Michelle Obama has been in the news quite a bit these days. Her
Let’s Move initiative to combat the rise of obesity in America, in particular, has us thinking about how culture impacts health. Obesity in the U.S. is due in part to the popular practice of eating highly processed, fatty “fast” foods combined with little
exercise. This part of our culture is leading to serious negative health consequences like high rates of high blood pressure, heart disease, cancer, and diabetes. Still, it is an accepted behavior in many communities across our country.
The question then becomes: what happens when culture and accepted behaviors are actually harmful; when science and culture collide?
In many of the poorest parts of Africa young girls are allowed to spend days in labor to deliver a baby. It is customary in many places that pregnant girls and young women, particularly teenagers, are considered by their family and community to be strong
enough to deliver at home, even if the labor goes on for days. What is tragic, though, is that often times these young women have not sufficiently matured physically, and as a result, the baby is too large for the size of the birth canal and unable to come
out. In addition to this teenage girl having the tragedy of losing her baby, many times this obstructed labor has horrific consequences for her as well, leading to fistula and a life of incontinence, and sometimes death.
A fistula essentially is a hole in the vagina that causes a woman to leak urine or even feces continually. It has devastating repercussions on a woman, physically, socially, and mentally. It can cause frequent infections, kidney disease, and nerve injuries.
Oftentimes the woman is socially ostracized and marginalized in her community for being unclean. What makes it worse is that it is largely preventable by recognizing when childbirth is not progressing and performing an emergency procedure to save the mom’s
and baby’s lives.
But, it’s part of the culture that young, new mothers should be strong enough to deliver at home. This brings me back to the question at hand: what can we in the global health community do when culture kills? When we act, how can we do so responsibly within
the cultural context?
It’s a fine line between changing cultures and changing behaviors. Behavior change is a major focus of many global health interventions, promoting safer behaviors to lessen risks that are part of the culture yet bring adverse health outcomes. These programs
are based on scientific evidence that shows how to reduce risks or prevent disease.
For example, HIV prevention programs promote behavior change to reduce the number of sexual partners, an acknowledged part of the culture in many places and also a high-risk practice for spreading HIV. As another example, some communities have changed the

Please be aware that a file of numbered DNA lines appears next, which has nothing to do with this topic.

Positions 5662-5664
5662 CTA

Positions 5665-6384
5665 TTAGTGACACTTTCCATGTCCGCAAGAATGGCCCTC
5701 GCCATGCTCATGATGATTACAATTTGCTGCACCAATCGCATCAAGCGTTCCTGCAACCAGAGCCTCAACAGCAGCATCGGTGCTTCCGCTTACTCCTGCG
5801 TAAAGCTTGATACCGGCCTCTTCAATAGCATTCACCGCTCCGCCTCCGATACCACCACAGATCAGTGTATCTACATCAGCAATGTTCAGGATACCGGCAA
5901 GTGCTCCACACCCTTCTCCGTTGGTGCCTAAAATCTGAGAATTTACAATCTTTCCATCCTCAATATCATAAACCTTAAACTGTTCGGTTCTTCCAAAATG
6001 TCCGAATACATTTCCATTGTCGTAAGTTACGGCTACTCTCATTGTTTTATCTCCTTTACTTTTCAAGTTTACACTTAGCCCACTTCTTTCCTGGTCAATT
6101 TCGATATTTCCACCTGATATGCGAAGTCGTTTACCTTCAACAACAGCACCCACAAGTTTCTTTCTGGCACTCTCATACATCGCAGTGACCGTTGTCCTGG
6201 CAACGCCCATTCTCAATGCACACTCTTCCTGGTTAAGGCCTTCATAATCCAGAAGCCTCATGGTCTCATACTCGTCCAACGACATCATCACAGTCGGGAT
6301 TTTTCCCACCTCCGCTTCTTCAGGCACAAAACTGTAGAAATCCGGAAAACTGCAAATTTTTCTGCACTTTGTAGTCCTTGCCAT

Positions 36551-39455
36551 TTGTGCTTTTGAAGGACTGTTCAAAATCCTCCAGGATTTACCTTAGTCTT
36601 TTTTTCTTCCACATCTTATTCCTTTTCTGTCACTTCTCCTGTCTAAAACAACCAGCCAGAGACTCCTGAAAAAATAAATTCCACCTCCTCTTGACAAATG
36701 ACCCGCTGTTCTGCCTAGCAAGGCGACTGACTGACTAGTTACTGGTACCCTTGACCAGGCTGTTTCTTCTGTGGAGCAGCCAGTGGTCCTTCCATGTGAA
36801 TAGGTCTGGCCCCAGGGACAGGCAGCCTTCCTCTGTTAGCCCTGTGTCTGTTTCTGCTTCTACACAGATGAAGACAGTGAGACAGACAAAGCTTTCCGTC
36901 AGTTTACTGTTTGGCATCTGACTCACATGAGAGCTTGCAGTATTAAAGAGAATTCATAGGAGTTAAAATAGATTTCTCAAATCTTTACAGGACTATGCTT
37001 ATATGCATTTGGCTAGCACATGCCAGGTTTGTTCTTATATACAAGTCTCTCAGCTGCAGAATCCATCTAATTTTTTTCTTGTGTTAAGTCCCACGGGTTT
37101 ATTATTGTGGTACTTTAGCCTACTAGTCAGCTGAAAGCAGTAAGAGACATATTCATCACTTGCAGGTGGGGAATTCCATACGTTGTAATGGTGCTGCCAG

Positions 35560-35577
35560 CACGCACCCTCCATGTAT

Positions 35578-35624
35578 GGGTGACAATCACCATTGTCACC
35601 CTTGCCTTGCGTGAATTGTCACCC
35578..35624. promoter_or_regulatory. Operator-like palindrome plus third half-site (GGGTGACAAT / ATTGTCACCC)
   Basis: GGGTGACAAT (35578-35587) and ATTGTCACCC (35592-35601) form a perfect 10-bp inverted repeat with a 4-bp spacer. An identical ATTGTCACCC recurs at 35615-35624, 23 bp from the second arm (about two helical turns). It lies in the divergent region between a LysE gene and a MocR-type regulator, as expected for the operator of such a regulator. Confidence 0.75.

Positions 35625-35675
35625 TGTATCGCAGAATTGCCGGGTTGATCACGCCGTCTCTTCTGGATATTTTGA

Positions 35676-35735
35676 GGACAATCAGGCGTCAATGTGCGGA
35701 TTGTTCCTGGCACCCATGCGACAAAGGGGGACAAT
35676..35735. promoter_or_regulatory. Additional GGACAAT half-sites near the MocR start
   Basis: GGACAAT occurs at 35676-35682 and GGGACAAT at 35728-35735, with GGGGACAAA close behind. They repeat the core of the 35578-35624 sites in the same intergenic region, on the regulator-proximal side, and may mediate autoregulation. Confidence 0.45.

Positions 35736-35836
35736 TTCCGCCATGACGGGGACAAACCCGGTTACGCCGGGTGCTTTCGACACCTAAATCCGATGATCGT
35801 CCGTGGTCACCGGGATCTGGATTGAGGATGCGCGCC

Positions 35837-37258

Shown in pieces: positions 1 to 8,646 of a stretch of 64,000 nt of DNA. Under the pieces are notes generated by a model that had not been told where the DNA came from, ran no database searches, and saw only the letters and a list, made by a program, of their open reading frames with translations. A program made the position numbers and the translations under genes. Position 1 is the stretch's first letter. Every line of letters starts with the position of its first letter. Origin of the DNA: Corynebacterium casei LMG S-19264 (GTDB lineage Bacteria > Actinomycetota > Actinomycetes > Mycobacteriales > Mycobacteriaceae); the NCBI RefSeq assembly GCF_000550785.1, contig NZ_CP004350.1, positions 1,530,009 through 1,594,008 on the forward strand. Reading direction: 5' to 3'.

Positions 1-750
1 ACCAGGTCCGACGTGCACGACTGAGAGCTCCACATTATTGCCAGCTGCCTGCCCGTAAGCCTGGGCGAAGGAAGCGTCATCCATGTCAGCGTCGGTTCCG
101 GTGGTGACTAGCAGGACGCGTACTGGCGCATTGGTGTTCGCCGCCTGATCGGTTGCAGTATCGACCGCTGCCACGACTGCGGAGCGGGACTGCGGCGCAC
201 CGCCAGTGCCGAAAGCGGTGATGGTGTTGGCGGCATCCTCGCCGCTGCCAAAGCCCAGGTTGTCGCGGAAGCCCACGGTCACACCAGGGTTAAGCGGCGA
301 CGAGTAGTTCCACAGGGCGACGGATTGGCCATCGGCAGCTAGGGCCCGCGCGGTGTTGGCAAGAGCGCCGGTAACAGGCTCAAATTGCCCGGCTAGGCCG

practice of female genital mutilation to no longer cut a young girl but will still celebrate the ceremony and the passage into adulthood, making it safer for young girls while maintaining the culture.
And in the case of fistula, health programs promote childbirth in hospitals and health centers , particularly for young girls, to ensure that she has qualified providers to assist with delivery and to provide emergency care so her baby lives and she continues
with a healthy life. There are also programs to promote the delay of child bearing and early marriage until a young woman is physically ready.
Changing behaviors is not an easy task, and changing cultures is even more difficult and can be very sensitive. Any intervention in global health must start with the community, not the intervention. We can successfully develop, introduce and scale up an
intervention only when we understand the desires, motivations, and choices of the user - essentially, only when we consider the culture of a community.
In the case of fistula, we have the scientific knowledge and public health practice to prevent fistula; what we need are culturally sensitive yet acceptable approaches to shifting behaviors and social norms for childbirth.
We start with the community’s desire to have healthy babies and healthy mothers. Within that context, we look to behaviors that need to change to match that cultural expectation.
How can you can help? Learn more and spread the word. For more information on fistula and its devastating effects, check out
One by One and The Fistula Foundation. And the
Global Fistula Care Map tracks what care is provided for women with fistula and where.